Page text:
Thursday, June 19, 2014

Global Flash Point: Iraq

The crisis and the near civil war – like situation in Iraq is fast emerging as another global flash points of 2014 and beyond and this is apparent from the nature of conflict that is unfolding and the kind of brutality that is being perpetrated by the jihadi groups, especially the Islamic State of Iraq and al-Sham. India’s interests are likely to be affected by the turn of events in Iraq and a strategy needs to be in place in the event of a full-blown civil war and collapse of the state.

The government in Iraq in the post-Saddam Hussein era has been weak and to make matters worse, the Sunni-Shia divide has become more pronounced, though the sectarian angle is denied by the Iraqi Prime Minister Nouri-al-Maliki’s spokesman. The influence of Iran, a predominantly Shia state over Baghdad has unnerved the Sunni dominated Arab states of the region, particularly Saudi Arabia. The rise of ISIS – Islamic State of Iraq and al-Sham or also known as ISIL – Islamic State of Iraq and Levant whose main objective is to establish a Sunni-Islamist state in the region should be viewed in the context of the internal politics as it obtains in Iraq as well as the sectarian divide and mistrust between the Sunnis and Shias. (The final "S" in the acronym ISIS stems from the Arabic word "al-Sham". This can mean the Levant, Syria or even Damascus but in the context of the global jihad it refers to the Levant).

ISIS was formed in April 2013 and grew out of al-Qaeda in Iraq (AQI). It has since been disavowed by al-Qaeda, but become one of the main jihadist groups fighting government forces in Syria and is making military gains in Iraq. The group is led by Abu Bakr al-Baghdadi aka Abu Dua and is considered today to be the world's most dangerous terrorist.

The ISIS came to prominence during the takeover of Fallujah in January 2014 and the following month Washington recognised ISIS as a terrorist group. Nevertheless, it has been overtly and covertly been supported by pro-Sunni groups in Saudi Arabia and other GCC countries. The funding of radical groups like Jabhat al-Nusra, a group which has direct links with the Al Qaeda has given the ISIS more firepower.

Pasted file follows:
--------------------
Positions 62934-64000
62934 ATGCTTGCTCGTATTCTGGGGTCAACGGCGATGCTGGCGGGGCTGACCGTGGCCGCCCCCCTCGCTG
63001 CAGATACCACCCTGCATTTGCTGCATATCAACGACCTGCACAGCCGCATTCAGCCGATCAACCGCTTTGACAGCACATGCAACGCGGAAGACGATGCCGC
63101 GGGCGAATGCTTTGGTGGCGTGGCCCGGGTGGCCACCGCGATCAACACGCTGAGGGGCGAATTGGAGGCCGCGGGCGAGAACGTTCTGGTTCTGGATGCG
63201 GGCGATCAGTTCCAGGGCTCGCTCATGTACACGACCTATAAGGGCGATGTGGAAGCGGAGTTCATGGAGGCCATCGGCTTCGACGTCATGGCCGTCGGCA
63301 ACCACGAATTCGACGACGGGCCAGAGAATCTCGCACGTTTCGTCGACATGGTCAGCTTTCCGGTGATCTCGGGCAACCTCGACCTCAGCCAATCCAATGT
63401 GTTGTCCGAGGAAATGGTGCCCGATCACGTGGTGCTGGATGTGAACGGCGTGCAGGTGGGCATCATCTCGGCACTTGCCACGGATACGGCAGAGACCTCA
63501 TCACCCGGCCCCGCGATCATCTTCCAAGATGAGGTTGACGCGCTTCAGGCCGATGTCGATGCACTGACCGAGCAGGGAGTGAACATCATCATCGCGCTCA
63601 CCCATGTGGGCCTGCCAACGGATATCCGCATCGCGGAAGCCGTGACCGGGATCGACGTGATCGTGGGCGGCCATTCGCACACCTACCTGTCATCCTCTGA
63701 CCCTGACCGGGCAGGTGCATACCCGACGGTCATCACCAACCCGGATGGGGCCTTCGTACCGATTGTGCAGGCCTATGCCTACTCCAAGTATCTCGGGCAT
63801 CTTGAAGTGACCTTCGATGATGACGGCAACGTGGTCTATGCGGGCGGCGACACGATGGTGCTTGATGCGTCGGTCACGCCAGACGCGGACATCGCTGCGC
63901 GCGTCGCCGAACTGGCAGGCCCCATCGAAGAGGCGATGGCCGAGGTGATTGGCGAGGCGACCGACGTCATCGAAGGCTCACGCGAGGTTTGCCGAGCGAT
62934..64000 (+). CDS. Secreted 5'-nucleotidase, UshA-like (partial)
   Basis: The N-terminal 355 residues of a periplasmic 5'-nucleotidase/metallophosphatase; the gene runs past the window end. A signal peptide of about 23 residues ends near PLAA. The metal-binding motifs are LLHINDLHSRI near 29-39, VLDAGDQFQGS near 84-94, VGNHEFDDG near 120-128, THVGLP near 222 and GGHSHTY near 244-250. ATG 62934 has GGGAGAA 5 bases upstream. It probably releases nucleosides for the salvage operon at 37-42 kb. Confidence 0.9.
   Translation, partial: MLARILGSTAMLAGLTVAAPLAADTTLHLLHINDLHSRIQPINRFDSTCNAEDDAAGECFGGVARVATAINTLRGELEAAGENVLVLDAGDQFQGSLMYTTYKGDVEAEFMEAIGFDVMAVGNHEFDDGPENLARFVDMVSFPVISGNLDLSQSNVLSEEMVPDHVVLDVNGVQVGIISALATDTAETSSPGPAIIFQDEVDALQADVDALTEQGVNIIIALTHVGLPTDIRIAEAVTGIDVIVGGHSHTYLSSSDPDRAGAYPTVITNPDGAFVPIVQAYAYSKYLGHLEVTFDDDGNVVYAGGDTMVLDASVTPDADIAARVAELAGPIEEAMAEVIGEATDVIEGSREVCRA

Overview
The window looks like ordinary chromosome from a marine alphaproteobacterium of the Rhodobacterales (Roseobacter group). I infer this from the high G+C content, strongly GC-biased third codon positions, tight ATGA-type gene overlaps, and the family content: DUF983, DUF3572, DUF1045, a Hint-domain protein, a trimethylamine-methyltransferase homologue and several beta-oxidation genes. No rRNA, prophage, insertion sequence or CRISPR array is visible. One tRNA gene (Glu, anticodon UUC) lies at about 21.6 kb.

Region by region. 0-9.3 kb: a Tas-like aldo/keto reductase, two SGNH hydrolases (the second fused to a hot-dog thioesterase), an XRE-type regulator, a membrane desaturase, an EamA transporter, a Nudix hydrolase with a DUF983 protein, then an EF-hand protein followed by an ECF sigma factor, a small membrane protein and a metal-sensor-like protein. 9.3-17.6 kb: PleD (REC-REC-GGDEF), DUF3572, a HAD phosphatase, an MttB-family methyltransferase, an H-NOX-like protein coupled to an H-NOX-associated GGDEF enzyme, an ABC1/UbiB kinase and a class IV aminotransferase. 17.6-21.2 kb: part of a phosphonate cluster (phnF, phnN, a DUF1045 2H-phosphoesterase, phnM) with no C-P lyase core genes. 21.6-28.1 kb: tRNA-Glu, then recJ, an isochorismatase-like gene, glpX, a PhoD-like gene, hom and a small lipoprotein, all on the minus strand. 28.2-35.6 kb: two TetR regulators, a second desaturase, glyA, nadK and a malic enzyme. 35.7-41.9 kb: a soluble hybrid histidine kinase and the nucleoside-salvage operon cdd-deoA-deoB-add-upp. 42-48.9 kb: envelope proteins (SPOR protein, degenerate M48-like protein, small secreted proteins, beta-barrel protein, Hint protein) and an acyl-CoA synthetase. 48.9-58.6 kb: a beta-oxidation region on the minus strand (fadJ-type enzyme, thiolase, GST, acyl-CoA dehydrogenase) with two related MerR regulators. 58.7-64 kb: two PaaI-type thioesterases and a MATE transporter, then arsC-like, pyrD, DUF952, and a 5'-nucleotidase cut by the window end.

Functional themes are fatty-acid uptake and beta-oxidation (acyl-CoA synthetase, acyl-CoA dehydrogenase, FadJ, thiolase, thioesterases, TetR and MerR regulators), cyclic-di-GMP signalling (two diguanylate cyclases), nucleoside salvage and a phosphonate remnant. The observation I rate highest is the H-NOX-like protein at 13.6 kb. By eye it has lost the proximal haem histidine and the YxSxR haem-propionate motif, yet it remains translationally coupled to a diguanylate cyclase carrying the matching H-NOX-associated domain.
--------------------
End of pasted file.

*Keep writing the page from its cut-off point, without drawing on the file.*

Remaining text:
On June 10, the ISIS captured Mosul, the second largest city in Iraq. In a few hours, the city's security forces had dropped their weapons and uniforms and fled. Since then, the militants introduced a political charter in Mosul and marched south, seizing additional towns en route to the capital, Baghdad. ISIS gained as much as $425 million in cash, an unspecified quantity of gold bullion, huge amounts of light and heavy weaponry and probably hundreds of new recruits from three main detention centers.

It has descended — and at an alarming pace — from the northwest of the country and is taking town after town, reaching about 60 miles from the capital Baghdad. Such has been the pace of its advancement that by the time the international community took notice and condemned it the ISIS had made great progress.

The ISIS has also taken control of Saddam Hussein’s home town, Tikrit. Earlier they had taken control of Ramadi and Samarra—two important towns. PM Maliki has failed to bring even a semblance of democracy and governance in Iraq and there are groups that see the advance of ISIS as a reply to his misrule. The Mosul takeover has further weakened Baghdad’s influence in the northern regions. This has given the Kurds an advantage in its standoff with the Maliki government.

There were reports that the town of Tal Afar had also fallen to the ISIS. Tal Afar is strategically significant, straddling the main highway from Mosul, the provincial capital, to the Syrian border. However, assuming Tal Afar has indeed fallen to the militants, it does not mean they have a direct link to Syria - the border crossing at Rabia is controlled on the eastern side by Iraqi Kurdish Peshmerga fighters, and on the western side by the Popular Protection Units (YPG), the armed wing of the Syrian Kurdish Democratic Union Party (PYD), which is fiercely hostile to ISIS.